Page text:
Laughter is one of the great pleasures in life. It is also complicated as in addition to its traditional role in humour, it sometimes takes on a social role when it becomes an altogether more serious matter.
In the world of humour, laughter is probably at its most pleasurable when it gets out of hand. Is there anything better than when laughter simply takes one over as in a laughing ‘fit’; Here the laughter becomes uncontrollable and spreads to involve the whole body. For several minutes, otherwise staid adults lose control (myself included, and the last time was only a few weeks ago). Somehow, and for reasons of pleasure, normally functioning neural networks simply go awry. Suddenly, and sometimes without obvious warning (although a conducive environment is a great help), a joke has us in stitches, bent double, creased up, guffawing, tummy muscles hurting, tears streaming down our cheeks, breathing with difficulty, unable to complete sentences and rendered incoherent. Such fits are most commonly shared. At a comedy show this may be with hundreds; more commonly it is with just two or three good friends. Here, those affected momentarily enter a private world in which all else fades into the background. Those not in on the joke don’t matter, even become invisible. Moreover, and in my own experience, if someone were to ask the afflicted to stop in mid ‘fit’, the request would probably go unheard, and if heard couldn’t be obeyed anyway. A laughing fit has to take its course
Next in the laughing spectrum is what my family calls the ‘nose trick’, a rare and individualised event which one (and that has included me on occasions) performs solo. Here, when downing a biscuit or a cuppa, or both, someone’s clever aside, often sotto voce, can lead to tea or worse backtracking through the victim’s nose. All very unsightly, and things can get worse if the victim is cheered on by an expectant crowd. Again, the nervous system gets very confused as our bodies suddenly chose to override reflexes evolved over aeons specifically to protect against such regurgitation.
Finally there are the more common ‘noisy-but-controlled’ laughter, the ‘quiet’ laughter, and lastly the silent smile. Less disruptive and more restrained than the fit or the trick, these still gives great pleasure. All three are normally seen as community events, and accordingly, someone caught laughing out loud when alone, say when reading a book, will be judged as having lost their mind. So much so that standing alone in the kitchen laughing out load at ‘Sorry I haven’t a clue’ has made me question my own sanity!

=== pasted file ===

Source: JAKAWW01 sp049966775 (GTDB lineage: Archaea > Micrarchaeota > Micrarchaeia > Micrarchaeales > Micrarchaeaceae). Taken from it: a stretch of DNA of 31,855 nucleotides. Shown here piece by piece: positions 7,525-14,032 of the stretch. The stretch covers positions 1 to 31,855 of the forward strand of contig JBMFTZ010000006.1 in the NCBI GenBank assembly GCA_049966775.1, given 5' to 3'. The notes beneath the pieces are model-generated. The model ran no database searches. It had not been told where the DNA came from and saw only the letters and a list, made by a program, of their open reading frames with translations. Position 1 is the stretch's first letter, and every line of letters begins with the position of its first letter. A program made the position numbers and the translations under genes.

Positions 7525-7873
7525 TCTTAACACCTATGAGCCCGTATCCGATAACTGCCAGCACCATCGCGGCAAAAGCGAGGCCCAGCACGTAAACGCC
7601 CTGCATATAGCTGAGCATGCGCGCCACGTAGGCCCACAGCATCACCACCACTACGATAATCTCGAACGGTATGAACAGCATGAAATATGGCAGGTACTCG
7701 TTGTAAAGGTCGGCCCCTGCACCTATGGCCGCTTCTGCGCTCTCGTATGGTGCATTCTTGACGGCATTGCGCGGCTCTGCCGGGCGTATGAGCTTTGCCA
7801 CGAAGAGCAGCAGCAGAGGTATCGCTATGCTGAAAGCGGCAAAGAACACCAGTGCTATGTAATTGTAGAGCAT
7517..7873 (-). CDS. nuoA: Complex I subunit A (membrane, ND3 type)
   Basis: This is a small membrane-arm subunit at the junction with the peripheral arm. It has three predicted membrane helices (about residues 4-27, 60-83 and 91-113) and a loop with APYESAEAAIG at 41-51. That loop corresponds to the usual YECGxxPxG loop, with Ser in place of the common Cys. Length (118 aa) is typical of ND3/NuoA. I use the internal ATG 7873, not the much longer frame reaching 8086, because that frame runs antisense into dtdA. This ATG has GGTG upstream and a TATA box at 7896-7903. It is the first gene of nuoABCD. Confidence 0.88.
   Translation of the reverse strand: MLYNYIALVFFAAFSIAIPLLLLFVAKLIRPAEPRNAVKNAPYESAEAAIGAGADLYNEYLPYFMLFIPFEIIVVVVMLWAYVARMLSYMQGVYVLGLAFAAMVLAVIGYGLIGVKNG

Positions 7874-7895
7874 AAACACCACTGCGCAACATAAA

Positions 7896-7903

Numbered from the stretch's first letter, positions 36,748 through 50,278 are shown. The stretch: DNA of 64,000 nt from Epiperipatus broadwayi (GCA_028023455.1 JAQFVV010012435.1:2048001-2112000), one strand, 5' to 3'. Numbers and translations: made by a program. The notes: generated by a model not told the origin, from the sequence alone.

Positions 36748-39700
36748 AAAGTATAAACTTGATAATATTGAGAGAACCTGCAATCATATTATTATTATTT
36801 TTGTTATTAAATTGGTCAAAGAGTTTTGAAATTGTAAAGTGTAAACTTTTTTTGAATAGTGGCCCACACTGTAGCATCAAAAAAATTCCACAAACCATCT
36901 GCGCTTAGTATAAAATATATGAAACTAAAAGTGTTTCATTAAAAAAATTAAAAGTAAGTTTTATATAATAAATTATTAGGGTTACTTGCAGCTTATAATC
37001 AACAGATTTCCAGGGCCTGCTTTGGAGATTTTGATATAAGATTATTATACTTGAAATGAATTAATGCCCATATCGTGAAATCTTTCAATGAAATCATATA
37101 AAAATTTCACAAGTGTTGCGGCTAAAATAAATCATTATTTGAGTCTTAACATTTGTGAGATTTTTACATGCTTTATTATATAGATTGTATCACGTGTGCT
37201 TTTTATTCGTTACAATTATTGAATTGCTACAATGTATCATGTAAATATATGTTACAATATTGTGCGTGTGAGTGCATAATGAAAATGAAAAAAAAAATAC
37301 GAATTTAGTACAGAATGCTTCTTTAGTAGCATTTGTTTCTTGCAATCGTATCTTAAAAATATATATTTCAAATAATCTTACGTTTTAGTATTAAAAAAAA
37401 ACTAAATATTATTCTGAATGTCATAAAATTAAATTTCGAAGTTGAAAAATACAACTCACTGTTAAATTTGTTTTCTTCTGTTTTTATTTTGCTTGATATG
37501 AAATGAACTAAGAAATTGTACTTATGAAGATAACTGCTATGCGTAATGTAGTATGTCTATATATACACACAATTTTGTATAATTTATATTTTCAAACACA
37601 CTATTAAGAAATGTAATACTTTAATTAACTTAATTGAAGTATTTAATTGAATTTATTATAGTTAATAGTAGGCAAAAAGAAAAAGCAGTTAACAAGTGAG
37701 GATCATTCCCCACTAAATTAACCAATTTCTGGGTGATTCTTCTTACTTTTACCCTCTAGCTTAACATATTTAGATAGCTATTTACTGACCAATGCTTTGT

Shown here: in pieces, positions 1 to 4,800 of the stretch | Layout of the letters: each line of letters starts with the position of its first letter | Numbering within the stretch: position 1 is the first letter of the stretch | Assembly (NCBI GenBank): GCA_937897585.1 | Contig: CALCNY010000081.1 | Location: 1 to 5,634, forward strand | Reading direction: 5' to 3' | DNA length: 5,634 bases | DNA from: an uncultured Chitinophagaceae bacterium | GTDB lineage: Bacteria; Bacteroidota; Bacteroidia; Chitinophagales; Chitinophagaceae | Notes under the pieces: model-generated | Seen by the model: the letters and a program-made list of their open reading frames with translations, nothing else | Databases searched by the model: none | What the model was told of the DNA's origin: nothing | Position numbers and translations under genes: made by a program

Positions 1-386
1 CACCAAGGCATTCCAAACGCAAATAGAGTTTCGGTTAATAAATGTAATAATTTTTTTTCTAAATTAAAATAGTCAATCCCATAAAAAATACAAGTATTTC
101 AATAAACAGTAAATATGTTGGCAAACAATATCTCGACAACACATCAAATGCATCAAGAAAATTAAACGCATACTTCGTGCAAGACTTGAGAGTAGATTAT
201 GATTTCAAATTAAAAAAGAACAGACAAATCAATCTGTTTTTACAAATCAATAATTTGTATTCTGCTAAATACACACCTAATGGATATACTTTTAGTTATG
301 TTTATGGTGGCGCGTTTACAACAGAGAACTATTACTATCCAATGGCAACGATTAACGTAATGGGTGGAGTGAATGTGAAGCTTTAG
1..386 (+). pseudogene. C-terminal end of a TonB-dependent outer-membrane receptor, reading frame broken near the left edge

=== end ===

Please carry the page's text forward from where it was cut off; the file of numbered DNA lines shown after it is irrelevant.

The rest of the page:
Now to ‘social’, or is it ‘political’, laughter? This has nothing to do with jokes, and much to do with diplomacy and manipulation, and how I deplore them both! Probably the better recognised is ‘polite’ laughter. Here the individual, or sometimes an audience, force a laugh when some dignitary or colleague has told a joke that is either unfunny or not understand. Why we choose to do this is not clear but I imagine it is part of some power game. Through laughter there is some ingratiation. Not exactly a new observation – in Candide, written some 250 years ago, Voltaire describes a village priest as so revered that everyone called him ‘Sir’ and laughed at his jokes. For my part, I squirm when I think of the occasions that I have made ‘polite’ laughter.
Linked, but the converse, is the laugh aimed a masking some unpleasant reality. I assume this is done for some perverse pleasure, some power trip. One of my senior colleagues at university (it is always done by the senior in the relationship) was known by the students as ‘smiling death’ because he would smile, or even chuckle, before giving bad news to them or sometimes even to patients.
Finally, amongst the social laughs is the ‘vulnerability’ laughter, and again it is part of a power relationship, and I deplore it for that very reason. It is the gentle, almost bashful, laugh that some (more commonly women) make before saying something about which they are unsure or they feel might attract criticism. I always see it as saying, ‘please don’t tell me off if I get this wrong’. This mannerism may well start in childhood. Last week I overheard a five year old child reading aloud to her father, and the tell-tale giggle preceded each word of which she was unsure.
Laughter is universal, is wonderful fun, and is baffling. Perhaps the social form of laughter, which is based on power relationships, gives us a clue as to what it is about. Could it be that once we have established that we are in a safe environment, laughter allows us a moment of vulnerability when we can forget about, or escape, or ignore, the incessant struggles of life. Here I am assuming that these struggles are the equivalent of a power relationship between individuals and their environment. If this is true, it also suggests that having a mechanism for relieving tension, such as laughter, has proved of great evolutionary value.
Whatever its underlying purpose, I find ‘fun’ laughter a real tonic, and fortunately, as I get older, bouts are coming more readily. The problem for me is that now, when the laughter develops into a fit, it hurts more. But that I can live with.